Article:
Arabic is another language commonly used in fantasy. I think it’s prevalence has to do with Arabic legends/folktales (e.g. the Arabian Nights collection) and fantasy creatures (e.g. Djinn) being prime fodder for fantasy, as well as the tendency to preference Arabic-sounding language for more desert-based fantasy landscapes.
In Frank Herbert’s Dune (science fiction, I know, but I had to mention it) the Fremen language spoken by the locals on the desert planet of Arrakis is derived from Arabic, with the struggle over the rare spice being a reference to the struggle over oil in the Middle East. This Article on Arabic and Islamic themes in Dune has loads of examples from the novel, which include muad’dib (the nickname Paul chooses, which is almost the same as the Arabic Mu’adib, which means “private tutor” or “teacher”) and usul (the name given to Paul by the Fremen Chieftain Stilgar, intended to mean “base of the pillar” in Fremen. In Arabic it means “basis”).
More recent examples I’ve seen of Arabic use in fantasy were in the books The Golem and the Djinni (because of the Djinni’s Arab background), The Girl of Fire and Thorns, which has a very desert-like setting (the language in this was apparently “pseudo-Spanish with Arabic and Italian influences”) and Bartimaeus, where the main character is also a Djinn (characters in the book also refer to themselves as afrit and marid – supernatural creatures from Arab culture).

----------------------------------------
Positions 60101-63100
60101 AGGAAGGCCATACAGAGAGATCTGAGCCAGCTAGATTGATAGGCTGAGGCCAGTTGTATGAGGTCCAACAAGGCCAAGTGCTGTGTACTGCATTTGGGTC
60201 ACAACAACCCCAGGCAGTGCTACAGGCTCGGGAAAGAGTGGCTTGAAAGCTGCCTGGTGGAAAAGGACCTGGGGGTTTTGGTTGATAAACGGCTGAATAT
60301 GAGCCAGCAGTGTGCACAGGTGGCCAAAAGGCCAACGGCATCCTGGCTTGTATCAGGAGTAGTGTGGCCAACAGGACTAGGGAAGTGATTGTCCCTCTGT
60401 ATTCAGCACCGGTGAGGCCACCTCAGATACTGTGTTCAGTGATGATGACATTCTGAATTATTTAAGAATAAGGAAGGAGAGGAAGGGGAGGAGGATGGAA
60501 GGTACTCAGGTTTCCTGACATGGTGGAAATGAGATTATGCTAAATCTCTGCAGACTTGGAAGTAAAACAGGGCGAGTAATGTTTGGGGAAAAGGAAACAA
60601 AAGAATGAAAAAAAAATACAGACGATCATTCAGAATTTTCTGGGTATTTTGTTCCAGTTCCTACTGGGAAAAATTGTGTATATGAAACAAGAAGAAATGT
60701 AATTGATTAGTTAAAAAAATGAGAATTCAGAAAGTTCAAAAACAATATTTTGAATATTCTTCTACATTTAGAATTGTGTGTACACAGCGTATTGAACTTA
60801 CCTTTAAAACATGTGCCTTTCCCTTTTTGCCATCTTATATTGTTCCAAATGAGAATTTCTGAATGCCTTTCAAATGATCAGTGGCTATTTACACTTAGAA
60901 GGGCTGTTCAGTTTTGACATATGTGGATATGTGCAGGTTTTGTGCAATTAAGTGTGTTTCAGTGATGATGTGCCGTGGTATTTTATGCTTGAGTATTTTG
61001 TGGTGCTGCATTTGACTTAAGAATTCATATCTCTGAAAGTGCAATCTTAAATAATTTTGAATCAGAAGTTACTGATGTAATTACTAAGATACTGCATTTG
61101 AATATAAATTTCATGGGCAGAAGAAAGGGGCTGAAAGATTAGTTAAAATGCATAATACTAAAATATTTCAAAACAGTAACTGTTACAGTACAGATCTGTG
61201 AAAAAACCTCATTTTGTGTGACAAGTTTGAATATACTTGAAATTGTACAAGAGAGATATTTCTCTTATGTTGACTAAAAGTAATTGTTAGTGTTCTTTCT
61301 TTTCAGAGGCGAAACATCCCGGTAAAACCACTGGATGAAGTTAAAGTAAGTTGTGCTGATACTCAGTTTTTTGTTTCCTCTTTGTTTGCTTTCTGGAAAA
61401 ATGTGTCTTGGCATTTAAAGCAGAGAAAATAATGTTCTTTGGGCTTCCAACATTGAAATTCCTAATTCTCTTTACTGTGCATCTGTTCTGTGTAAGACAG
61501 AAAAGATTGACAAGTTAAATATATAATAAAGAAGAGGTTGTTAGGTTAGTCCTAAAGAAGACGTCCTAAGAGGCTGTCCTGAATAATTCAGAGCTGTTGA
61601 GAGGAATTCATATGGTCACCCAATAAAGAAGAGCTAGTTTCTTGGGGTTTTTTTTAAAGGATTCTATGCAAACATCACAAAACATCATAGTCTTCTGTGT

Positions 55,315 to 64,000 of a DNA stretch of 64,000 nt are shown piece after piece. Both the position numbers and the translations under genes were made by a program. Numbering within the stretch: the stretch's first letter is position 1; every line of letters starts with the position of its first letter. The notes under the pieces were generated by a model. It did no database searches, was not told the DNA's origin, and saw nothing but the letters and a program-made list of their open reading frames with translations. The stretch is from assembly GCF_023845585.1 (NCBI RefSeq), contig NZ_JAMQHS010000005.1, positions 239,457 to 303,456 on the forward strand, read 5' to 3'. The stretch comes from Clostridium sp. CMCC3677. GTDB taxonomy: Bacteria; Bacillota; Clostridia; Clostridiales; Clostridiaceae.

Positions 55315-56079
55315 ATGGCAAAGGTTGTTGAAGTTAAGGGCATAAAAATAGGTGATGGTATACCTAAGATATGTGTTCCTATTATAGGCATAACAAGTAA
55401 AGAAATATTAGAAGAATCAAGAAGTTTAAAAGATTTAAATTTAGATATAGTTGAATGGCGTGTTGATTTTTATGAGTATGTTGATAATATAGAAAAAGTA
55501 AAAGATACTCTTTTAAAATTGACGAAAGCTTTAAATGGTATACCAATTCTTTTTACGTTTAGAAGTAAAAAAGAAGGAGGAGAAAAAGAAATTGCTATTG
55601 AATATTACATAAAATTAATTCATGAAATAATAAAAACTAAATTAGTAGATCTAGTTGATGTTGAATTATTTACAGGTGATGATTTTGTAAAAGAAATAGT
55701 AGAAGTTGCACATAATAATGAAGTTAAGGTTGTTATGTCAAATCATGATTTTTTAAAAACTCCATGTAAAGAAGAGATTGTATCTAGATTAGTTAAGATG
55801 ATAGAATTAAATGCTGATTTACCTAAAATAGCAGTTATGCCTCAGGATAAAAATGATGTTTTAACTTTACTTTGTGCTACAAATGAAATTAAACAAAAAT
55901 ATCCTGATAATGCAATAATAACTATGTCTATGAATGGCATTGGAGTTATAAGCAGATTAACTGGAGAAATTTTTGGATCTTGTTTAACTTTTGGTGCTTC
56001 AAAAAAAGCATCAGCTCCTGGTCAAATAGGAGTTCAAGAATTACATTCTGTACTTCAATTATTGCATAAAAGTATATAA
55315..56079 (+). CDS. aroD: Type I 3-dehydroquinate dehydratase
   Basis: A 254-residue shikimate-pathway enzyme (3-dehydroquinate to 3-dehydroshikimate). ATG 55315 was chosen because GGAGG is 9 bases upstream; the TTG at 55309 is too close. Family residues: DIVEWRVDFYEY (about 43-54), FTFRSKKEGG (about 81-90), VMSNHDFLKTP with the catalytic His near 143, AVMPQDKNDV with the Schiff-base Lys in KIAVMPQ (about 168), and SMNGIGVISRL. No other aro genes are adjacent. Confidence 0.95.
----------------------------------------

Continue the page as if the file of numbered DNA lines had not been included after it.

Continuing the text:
Russian is another favourite in fantasy, though perhaps not as popular as Germanic and Latin languages.
The book I’ve read recently which made extensive use of the Russian language in creating character names, place names and words, was Shadow and Bone, by Leigh Bardugo. In this post about her use of the language, the author discusses how she chose and adapted words to build the Russian-inspired world of Ravka. For example, she made the Darkling’s title moi soverennyi, a more Russian sounding version of “my sovereign”, rather than something overtly English like “m’lord” or “sir”. She does say she thinks most readers skim over italics like this… but if you listened to the audiobook, like I did, the Russian names and words were actually very prominent (and beautifully pronounced by the narrator) and gave it a distinct, appealing sound.
Kim Wilkins’ Rosa and Veil of Gold also made extensive use of Russian mythology and history, particularly creatures from Russian folk tales. For example, there is a leshii that bargains with the protagonists for gold (a wood demon from Russian folklore) and a terrifying witch-like character known as Baba Yaga.
When fantasy novels use Hebrew words (which they often do), I find it is usually due to the use of biblical stories and names, or when the stories relate to fantastical creatures like Golems or angels.
Daughter of Smoke and Bone, by Laini Taylor, makes use of a wide range of languages and cultures, but Hebrew is one of the dominant ones. The names of all the Seraphim characters are Hebrew or Hebrew inspired names (e.g. Akiva), and Eretz, the land they come from, means “land” or “earth” in Hebrew. The monsters from the creation myth are called Gibborim, a Hebrew word used to describe beings of great stature, valiance, or might.
The above list is by no means comprehensive. There are other languages I’ve encountered in small doses in fantasy, such as Japanese, Chinese, German, Greek, Yiddish, Hindi and Indonesian, and many more that I simply haven’t encountered or recognised yet. Every language on earth has probably cropped up in a fantasy novel at some point. Though, given there are over 6500 spoken languages in the world, some may have escaped this treatment. I guess that is good news for fantasy authors and readers. The languages on this earth are as plentiful as the mythologies and stories, so fantasy worlds are unlikely to ever run out of fodder for their creative names, words and cultures.